Sunday, April 17, 2016

Heritage Square Fashion Show and Tea

Period dressers and Natalie Meyer (right), 
who created most of the show costumes
In 1969, the L.A. Cultural Heritage Board created Heritage Square, a living history and architecture museum, where local Victorian-era houses and other buildings are collected and preserved. Visible from the Arroyo Seco (110) freeway, the colorful two-story homes are hard to miss as you're driving from downtown L.A. to Pasadena.

As attractive as Heritage Square is, I had never been. So when I got an email about a fashion show happening there yesterday, I contacted my friends Karen and Vicki, who had also never been, and bought tickets.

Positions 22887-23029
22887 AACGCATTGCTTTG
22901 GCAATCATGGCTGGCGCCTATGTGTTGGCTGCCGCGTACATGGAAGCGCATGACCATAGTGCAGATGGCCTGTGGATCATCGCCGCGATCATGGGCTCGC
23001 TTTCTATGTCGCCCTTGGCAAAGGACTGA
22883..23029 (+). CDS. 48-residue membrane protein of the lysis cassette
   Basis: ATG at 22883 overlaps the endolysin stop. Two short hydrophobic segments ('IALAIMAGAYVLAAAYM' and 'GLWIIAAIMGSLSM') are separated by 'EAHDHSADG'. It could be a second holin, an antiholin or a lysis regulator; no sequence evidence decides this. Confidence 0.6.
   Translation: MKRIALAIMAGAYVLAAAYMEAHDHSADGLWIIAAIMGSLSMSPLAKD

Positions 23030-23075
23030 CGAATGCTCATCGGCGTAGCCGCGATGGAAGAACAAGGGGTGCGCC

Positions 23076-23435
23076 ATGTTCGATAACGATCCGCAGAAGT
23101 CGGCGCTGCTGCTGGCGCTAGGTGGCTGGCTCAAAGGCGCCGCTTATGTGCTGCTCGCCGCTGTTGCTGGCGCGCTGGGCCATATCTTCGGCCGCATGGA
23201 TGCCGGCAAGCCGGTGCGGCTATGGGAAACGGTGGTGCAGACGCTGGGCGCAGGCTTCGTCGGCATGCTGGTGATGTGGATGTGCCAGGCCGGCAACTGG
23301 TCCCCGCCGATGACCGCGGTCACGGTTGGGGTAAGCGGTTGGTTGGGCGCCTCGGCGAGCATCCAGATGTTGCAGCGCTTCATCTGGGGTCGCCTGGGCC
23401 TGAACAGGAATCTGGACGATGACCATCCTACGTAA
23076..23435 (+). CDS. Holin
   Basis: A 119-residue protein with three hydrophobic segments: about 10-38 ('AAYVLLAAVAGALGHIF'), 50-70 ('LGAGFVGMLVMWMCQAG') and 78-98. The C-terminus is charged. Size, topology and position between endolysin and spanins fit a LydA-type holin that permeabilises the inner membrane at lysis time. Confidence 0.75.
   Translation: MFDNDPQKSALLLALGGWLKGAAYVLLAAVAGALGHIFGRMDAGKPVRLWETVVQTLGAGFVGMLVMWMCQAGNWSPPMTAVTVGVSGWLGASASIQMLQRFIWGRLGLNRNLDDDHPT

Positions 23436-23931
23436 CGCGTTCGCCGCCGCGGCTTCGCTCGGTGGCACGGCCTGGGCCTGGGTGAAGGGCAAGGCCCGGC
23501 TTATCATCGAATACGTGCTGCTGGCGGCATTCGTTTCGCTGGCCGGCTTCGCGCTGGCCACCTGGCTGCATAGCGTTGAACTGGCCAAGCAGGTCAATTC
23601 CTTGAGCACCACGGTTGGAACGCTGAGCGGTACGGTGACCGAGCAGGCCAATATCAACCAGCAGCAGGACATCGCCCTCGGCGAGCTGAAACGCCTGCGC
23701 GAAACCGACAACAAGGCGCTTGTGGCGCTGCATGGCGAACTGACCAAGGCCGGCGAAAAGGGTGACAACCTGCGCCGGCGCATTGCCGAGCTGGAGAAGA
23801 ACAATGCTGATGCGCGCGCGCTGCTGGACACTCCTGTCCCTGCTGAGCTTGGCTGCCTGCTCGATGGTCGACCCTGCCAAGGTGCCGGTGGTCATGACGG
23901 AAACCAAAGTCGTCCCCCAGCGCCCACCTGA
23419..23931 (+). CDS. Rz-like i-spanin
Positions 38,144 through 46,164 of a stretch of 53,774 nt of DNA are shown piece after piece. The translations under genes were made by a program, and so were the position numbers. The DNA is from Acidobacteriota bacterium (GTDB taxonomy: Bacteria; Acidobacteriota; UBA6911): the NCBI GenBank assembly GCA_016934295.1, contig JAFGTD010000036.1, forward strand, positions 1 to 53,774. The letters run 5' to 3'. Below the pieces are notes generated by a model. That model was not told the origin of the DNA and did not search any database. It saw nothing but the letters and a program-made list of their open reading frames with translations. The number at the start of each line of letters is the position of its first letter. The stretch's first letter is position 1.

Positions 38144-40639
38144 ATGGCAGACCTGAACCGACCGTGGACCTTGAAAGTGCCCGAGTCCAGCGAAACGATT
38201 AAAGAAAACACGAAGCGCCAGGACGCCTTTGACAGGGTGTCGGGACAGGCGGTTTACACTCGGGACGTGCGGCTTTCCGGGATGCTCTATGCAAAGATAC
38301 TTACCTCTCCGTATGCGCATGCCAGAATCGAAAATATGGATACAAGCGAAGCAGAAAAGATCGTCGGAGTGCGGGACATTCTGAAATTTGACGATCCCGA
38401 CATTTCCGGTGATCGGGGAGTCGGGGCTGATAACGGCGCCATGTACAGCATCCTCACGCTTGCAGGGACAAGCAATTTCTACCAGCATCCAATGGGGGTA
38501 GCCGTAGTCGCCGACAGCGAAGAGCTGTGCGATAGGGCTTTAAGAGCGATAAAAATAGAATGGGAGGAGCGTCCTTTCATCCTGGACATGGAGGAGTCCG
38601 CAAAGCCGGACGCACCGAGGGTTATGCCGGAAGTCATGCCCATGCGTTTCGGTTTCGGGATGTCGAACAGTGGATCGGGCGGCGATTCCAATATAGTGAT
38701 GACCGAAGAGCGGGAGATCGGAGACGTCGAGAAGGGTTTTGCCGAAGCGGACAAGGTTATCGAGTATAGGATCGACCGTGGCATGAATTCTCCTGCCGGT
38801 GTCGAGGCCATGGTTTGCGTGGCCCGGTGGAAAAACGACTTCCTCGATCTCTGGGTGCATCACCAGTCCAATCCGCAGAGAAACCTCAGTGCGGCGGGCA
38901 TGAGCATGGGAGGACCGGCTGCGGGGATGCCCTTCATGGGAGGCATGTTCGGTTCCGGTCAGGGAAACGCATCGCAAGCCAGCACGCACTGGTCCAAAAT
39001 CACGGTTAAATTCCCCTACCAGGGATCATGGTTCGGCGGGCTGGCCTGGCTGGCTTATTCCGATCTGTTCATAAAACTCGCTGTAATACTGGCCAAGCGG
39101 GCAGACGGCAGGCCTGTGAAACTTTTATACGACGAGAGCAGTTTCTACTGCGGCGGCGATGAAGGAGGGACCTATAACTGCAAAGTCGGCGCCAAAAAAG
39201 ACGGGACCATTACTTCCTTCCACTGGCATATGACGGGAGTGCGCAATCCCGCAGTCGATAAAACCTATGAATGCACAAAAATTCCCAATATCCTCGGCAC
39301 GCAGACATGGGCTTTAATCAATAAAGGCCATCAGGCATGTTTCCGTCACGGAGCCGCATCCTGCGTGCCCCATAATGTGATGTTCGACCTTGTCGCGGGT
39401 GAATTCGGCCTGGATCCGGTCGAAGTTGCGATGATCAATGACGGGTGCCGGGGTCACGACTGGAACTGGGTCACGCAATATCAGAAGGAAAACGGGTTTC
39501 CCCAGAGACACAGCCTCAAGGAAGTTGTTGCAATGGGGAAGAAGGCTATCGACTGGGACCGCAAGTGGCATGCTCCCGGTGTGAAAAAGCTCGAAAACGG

Sponsored by the Costumer's Guild West, the show featured fashions from the 17th up to the mid-20th centuries. Most of the outfits were created by Natalie Meyer, costumer for the Heritage Square Museum. Many audience members also dressed-up, making for quite a festive day. Tea and scones followed the show, before we toured two of the museum's restored homes. A third house, currently undergoing renovation, was stripped down to its slat walls and wood floors—fascinating to see.

Heritage Square Museum is open Friday, Saturday, Sunday, and most holiday Mondays, 11:30AM-4:30PM. Highly recommended if you're interested in L.A. history and/or late 19th-century architecture.

The day's fashions:

The homes:

 Mt. Pleasant house (1876)
Hale house (1887)
Lincoln Ave. Methodist Church (1897)
John J. Ford house (1887)

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